Anorak News | The Leveson police are coming to silence their critics

The Leveson police are coming to silence their critics

by | 1st, March 2013

BE afraid. The desperate-to-be-liked police are coming after your freedoms. Scotland Yard wants powers to search newsrooms. This will prove to everyone how much better the police is than what went before. No collusion with phone hacking, see. No need to hack things and get media to do your dirty work when you can just seize everything legally.

They told Leveson that police should have been free to search the News of the World offices during the 2006 phone-hacking inquiry. The Times says “Senior Metropolitan Police officers are known to have been furious that their efforts to seize material from The Guardian, relating to leaks from the current hacking investigation, were thwarted in 2011.”

Lord Justice Leveson agrees. He says the Police and Criminal Evidence Act should be amended to give coppers more powers to police the news.

The Home Office says it will “specifically consider the potential impact of the recommended change on the protection of journalistic sources”.

The elite are conspiring to police the media. Anyone seeking to expose police failings will be silenced. A concerned copper can tell his superiors, but if they do nothing, or are implicated in the wrongdoing, then what? All the police need do to silence the whistleblower is claim the information provided was illegal. The reporter must reveal all sources. Things the elite want hidden will remain hidden, the truth protected by the State’s enforcers.

Mick Hume gets it:

Since the News of the World phone-hacking scandal exploded in 2011, the Met has been running three big investigations into the alleged crimes of the tabloid press. Taken together, these have become the biggest investigation in British criminal history…

According to the Press Gazette website, this means that ‘more than 55 UK journalists have been arrested over the last two years as a result of the various police inquiries stemming from the News of the World hacking scandal’. No fewer than 20 Sun journalists have been arrested so far as a result of the Elveden Inquiry into alleged illegal payments to police and public officials. None of those 20 has been charged with any offence, instead being left in limbo on police bail…

last week the Met arrested one of its own superintendents in a 6am raid. A police statement confirmed that this arrest marked a further expansion of Operation Elveden’s net; ‘[Elveden’s] remit to date has been into allegations of inappropriate payments to police and public officials. Today’s arrest, however, relates to the suspected release of confidential information but not alleged payment.’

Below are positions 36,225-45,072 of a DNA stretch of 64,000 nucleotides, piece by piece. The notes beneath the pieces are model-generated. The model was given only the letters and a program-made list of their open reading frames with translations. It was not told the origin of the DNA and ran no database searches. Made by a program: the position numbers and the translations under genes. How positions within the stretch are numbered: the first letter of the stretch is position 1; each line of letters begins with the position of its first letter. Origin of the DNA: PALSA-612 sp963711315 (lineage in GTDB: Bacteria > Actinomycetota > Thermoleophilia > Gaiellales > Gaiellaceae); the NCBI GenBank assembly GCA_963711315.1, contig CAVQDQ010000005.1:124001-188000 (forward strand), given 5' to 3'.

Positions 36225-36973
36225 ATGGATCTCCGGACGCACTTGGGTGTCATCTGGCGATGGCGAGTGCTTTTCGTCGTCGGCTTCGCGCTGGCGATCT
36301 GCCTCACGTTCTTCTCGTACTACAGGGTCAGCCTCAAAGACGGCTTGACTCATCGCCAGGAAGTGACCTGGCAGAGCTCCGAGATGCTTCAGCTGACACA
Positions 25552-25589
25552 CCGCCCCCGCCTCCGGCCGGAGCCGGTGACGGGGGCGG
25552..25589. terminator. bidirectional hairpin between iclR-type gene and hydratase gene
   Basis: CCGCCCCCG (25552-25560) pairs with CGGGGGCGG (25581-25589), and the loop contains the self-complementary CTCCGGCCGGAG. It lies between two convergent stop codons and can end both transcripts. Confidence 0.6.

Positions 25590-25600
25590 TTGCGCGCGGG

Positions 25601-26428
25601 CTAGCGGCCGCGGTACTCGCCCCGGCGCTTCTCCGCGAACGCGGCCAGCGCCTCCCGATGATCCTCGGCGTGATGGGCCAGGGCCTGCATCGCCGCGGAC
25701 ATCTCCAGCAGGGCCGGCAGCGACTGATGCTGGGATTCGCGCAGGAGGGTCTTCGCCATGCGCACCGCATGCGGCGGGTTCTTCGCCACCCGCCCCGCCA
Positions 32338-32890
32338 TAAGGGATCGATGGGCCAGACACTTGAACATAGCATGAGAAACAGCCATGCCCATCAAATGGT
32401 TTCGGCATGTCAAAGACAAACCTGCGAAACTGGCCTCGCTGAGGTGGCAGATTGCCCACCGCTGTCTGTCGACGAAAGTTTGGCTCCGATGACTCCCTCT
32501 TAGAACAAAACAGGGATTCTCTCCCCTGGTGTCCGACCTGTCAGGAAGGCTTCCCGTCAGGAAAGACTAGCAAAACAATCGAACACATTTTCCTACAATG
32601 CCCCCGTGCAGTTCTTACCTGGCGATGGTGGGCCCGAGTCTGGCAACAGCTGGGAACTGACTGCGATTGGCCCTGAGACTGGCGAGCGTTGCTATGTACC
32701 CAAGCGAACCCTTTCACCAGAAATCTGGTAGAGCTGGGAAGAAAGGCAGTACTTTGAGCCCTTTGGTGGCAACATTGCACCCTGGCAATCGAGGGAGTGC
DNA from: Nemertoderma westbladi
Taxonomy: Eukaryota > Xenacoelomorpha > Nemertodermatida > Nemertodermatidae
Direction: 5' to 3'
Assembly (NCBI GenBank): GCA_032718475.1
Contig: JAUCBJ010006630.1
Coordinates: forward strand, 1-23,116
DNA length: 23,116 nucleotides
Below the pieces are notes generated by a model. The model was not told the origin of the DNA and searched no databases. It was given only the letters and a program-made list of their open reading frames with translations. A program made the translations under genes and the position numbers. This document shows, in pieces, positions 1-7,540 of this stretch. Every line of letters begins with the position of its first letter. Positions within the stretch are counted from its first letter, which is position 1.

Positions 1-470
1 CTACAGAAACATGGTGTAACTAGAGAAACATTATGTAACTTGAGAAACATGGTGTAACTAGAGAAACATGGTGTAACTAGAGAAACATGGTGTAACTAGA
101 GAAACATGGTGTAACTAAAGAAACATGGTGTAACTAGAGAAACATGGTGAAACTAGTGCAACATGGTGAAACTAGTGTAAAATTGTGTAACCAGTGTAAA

In other words, that superintendent was arrested not for taking bribes but for allegedly having contact with journalists – something that has long been a central part of the job for the police and the press alike.

Be afraid:

Lord Justice Leveson’s report into the ‘culture, practice and ethics’ of the UK press makes various proposals that would criminalise aspects of investigative journalism. He wants to change the 1998 Data Protection Act to give journalists less protection when acquiring information through backdoor methods – and suggests that those who break the tightened rules should be jailed for up to two years. Leveson also suggests that the 1984 Police and Criminal Evidence Act should be amended to give less protection to journalists’ confidential sources of information. Leveson wants to remove the ‘journalistic exemption’ for material that has been ‘stolen’ – which would mean most leaked information – and let the police or even the Financial Services Authority go into newspaper offices and seize it, without the sort of special court orders required now. On top of all that, the good lord justice also wants to outlaw the age-old practice of ‘off-the-record’ briefings between police and the press, so that information could only be released through ‘official’ channels.

What we are witnessing looks increasingly like a police campaign to make a public example of the tabloid press. The press and journalists should, of course, be accountable to the criminal law, but no more than anybody else – and sometimes, if the search for the truth demands it, less.

Investigative journalism always involves the use of underhand and sometimes ‘unethical’ methods, since it is a struggle to reveal what somebody else – usually somebody with power – wants to keep hidden from public view. It is a basically a dirty business in which all kinds of tricks might be justified.

The investigative journalists works to publish things the powerful don’t want published. The elite want to make that harder…

Photo: John Wilkes. To learn more about him and the fight for press freedom, read Miick Hume’s book. Anyone interested in Leveson and a free press should read it.

Posted: 1st, March 2013 | In: Reviews Comment | TrackBack | Permalink